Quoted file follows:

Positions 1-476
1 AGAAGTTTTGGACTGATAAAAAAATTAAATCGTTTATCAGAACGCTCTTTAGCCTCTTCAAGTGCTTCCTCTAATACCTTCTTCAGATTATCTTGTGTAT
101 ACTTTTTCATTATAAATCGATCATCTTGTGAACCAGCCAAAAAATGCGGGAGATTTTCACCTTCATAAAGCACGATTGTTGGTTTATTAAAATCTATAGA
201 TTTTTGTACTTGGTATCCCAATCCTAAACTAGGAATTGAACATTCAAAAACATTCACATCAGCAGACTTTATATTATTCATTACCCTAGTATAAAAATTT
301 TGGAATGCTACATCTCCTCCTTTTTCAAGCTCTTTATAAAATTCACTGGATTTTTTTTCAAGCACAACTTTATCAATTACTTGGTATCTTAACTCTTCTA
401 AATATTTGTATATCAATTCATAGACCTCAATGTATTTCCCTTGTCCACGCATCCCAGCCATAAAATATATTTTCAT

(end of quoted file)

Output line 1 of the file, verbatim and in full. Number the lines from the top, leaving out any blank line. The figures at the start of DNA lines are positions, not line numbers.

Positions 1-476